- Built-in prevention that keeps websites from tracking you as you browse the Web.
- Firefox will warn you if it suspects that a website contains malware or is trying to perform a phishing attack.
- Automatically updates itself in the background.
- Enable HTTPS for all sites that support it by using the HTTPS Everywhere extension. Firefox also has several other security-related extensions that everyone should use.
Opera: As much as I like Opera, it’s clear that it comes in last place for security. Again, like Firefox, Opera is far from “insecure” and is more than secure enough for the average user. It just lacks some of the more advanced protections that browsers are starting to have.
- Using Badges in the address bar, Opera will warn you if it suspects that a website contains malware or is trying to perform a phishing attack.
- Lacks a proper sandbox mode.
- Automatically updates itself in the background.
- Enable HTTPS for all sites that support it by using the HTTPS Everywhere extension. When browsing an HTTPS site, Opera will block all page elements that are served over HTTP and warn you.
Security & Privacy Winner: Edge & Chrome
Edge and Chrome are actually more similar than one would expect, which makes them tied for best user protection. They both have sandbox environments and they both warn you about potential malware and phishing attacks. Edge also has Microsoft Passport, but it’s not that big of a deal.
However, if you’re concerned about Microsoft or Google spying on you, then you’ll want to go with Firefox. The fact that it’s open source should alleviate any worries in that department.
Category: Other Features
Is there anything else worth mentioning that separates one browser from another? A few things, yeah. In addition to everything mentioned above, each browser has a couple of unique features that may be enough to pull you in (or maybe even push you away).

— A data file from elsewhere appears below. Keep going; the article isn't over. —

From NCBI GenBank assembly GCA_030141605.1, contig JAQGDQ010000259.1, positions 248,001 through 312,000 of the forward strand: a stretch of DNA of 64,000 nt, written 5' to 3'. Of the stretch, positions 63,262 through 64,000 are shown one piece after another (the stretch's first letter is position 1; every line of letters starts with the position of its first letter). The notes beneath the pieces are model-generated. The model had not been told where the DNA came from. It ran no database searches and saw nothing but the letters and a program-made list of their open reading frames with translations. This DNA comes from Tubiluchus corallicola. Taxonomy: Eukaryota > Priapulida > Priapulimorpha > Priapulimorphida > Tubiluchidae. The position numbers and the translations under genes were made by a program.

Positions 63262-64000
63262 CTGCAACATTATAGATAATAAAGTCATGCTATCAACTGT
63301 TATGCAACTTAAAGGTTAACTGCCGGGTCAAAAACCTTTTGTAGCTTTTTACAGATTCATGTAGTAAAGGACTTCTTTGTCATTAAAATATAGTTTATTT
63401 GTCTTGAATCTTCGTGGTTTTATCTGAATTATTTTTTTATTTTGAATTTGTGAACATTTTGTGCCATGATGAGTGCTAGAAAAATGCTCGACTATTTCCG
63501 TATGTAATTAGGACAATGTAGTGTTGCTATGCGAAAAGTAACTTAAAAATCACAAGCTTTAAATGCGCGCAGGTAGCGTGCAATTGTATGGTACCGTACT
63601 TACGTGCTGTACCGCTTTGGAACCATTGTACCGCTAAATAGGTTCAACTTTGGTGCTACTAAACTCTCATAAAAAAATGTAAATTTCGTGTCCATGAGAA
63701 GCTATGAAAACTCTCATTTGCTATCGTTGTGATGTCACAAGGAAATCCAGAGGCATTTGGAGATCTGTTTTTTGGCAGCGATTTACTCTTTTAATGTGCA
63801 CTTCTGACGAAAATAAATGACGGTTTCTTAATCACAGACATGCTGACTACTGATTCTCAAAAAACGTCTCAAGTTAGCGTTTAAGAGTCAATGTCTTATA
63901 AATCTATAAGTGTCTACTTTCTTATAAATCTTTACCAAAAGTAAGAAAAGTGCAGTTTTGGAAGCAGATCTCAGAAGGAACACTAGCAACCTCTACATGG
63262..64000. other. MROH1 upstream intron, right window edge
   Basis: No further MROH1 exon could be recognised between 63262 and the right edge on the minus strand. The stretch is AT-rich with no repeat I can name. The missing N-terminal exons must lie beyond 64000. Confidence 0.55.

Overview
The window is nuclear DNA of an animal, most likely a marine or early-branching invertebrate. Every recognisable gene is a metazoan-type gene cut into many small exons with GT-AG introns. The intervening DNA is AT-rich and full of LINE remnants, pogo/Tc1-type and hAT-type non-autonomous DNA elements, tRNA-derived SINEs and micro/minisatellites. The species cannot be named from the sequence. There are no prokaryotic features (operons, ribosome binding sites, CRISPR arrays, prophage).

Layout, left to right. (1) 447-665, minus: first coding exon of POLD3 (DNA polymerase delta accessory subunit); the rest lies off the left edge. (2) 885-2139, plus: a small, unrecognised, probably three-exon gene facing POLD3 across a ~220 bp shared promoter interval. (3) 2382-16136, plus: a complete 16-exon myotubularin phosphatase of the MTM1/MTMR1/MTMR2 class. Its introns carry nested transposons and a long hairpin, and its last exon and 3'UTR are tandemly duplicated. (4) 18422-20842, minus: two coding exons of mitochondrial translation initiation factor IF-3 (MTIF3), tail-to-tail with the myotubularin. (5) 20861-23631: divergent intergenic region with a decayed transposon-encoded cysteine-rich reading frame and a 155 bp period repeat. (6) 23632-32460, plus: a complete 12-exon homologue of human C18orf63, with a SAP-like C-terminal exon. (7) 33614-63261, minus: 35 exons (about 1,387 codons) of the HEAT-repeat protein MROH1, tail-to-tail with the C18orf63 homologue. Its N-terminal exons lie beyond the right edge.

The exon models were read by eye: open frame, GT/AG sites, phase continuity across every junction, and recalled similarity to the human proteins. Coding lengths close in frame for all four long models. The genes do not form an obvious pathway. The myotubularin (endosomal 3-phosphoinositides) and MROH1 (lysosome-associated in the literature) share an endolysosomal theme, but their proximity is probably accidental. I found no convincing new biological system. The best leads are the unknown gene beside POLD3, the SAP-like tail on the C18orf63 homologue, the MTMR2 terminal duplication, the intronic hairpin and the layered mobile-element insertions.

- Reading List where you can keep track of webpages you want to read later so you don’t have to keep them open in tabs.
- Reading Mode that removes advertisements and sidebars from the page, making articles and posts easier to read.
- Built-in feature that lets you annotate webpages, such as writing with a pen or highlighting useful page elements. Particularly useful if you’re on a tablet.
- With Cortana integration, you can search the Web using Cortana without leaving whatever webpage you’re currently on. Results are displayed intelligently to fit the webpage’s context.
- Supervised User feature lets you set restrictions when a certain user is logged into the browser. For example: block sites, force safe search, and log all visited sites.
- Built-in Task Manager that shows you how much RAM and CPU is used by each tab. Very useful for troubleshooting issues with lag and performance.
- Chrome can create desktop shortcuts that open specific Web links when launched, which is great as an alternative to the browser bookmark.
- When Chrome detects a webpage in a foreign language, it will automatically offer to translate it for you.
- Log into Chrome with a Google account and you can synchronize all of your bookmarks, histories, and settings to your account — and load them on another computer using that same account.